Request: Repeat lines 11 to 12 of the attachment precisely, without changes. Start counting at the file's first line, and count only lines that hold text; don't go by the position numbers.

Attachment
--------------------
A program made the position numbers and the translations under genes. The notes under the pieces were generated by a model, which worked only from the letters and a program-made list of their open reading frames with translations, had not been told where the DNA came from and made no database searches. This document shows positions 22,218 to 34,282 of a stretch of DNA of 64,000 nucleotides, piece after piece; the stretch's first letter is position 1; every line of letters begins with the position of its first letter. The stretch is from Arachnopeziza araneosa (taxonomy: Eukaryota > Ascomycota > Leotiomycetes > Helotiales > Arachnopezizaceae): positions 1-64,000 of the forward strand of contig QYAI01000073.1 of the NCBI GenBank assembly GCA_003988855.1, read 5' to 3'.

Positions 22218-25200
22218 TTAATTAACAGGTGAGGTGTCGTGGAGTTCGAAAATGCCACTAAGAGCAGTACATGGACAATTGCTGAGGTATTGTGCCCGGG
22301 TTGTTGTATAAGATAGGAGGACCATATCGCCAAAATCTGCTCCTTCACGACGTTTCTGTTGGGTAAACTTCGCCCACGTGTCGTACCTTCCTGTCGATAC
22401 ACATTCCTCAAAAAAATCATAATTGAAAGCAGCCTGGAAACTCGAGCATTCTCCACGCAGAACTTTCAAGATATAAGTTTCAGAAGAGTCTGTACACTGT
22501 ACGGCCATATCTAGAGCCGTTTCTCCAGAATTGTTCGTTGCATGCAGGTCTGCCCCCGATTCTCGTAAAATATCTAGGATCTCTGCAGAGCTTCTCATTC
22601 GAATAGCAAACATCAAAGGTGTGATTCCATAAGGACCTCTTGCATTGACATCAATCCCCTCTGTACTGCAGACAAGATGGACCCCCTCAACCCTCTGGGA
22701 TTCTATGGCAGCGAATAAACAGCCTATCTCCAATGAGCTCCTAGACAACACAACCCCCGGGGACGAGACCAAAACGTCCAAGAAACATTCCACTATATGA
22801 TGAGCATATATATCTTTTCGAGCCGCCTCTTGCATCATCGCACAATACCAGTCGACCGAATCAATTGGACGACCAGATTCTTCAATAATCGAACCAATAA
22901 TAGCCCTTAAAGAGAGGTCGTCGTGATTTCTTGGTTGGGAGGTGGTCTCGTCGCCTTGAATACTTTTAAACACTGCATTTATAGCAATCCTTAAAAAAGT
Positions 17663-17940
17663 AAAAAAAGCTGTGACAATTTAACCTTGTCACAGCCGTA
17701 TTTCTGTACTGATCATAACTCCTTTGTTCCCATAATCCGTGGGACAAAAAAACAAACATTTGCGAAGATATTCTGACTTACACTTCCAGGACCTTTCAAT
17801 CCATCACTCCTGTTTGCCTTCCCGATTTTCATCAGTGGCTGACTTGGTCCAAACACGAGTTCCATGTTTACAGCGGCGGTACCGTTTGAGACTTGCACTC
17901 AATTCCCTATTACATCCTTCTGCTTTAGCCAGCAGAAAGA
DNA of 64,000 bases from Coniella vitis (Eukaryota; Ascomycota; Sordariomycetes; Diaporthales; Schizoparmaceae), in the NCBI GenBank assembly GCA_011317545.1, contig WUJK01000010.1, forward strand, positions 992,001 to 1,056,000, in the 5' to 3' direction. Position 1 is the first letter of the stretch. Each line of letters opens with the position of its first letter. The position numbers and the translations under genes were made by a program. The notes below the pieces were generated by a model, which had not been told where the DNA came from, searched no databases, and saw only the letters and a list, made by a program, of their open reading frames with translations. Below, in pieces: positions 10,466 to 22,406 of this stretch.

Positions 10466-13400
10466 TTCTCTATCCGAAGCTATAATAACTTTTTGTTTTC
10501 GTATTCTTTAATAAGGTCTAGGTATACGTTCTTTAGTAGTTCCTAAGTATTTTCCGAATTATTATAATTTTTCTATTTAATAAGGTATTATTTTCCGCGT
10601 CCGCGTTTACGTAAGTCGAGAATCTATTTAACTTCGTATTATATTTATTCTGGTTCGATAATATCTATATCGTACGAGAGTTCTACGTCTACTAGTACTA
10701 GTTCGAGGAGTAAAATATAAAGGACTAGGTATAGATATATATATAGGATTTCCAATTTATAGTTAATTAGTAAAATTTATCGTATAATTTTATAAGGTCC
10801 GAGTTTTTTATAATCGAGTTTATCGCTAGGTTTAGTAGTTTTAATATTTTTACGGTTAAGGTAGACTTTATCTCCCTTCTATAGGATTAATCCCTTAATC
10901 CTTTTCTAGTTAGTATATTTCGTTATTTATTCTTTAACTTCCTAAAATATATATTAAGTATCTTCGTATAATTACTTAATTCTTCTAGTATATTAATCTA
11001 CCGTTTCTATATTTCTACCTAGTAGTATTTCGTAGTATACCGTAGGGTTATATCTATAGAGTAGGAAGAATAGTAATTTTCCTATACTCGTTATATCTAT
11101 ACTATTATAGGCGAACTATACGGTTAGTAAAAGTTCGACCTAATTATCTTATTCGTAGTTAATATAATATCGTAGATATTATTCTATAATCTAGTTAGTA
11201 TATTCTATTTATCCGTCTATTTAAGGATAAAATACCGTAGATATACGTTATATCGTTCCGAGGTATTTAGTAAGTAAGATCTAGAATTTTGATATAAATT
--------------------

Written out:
Positions 17663-17940
17663 AAAAAAAGCTGTGACAATTTAACCTTGTCACAGCCGTA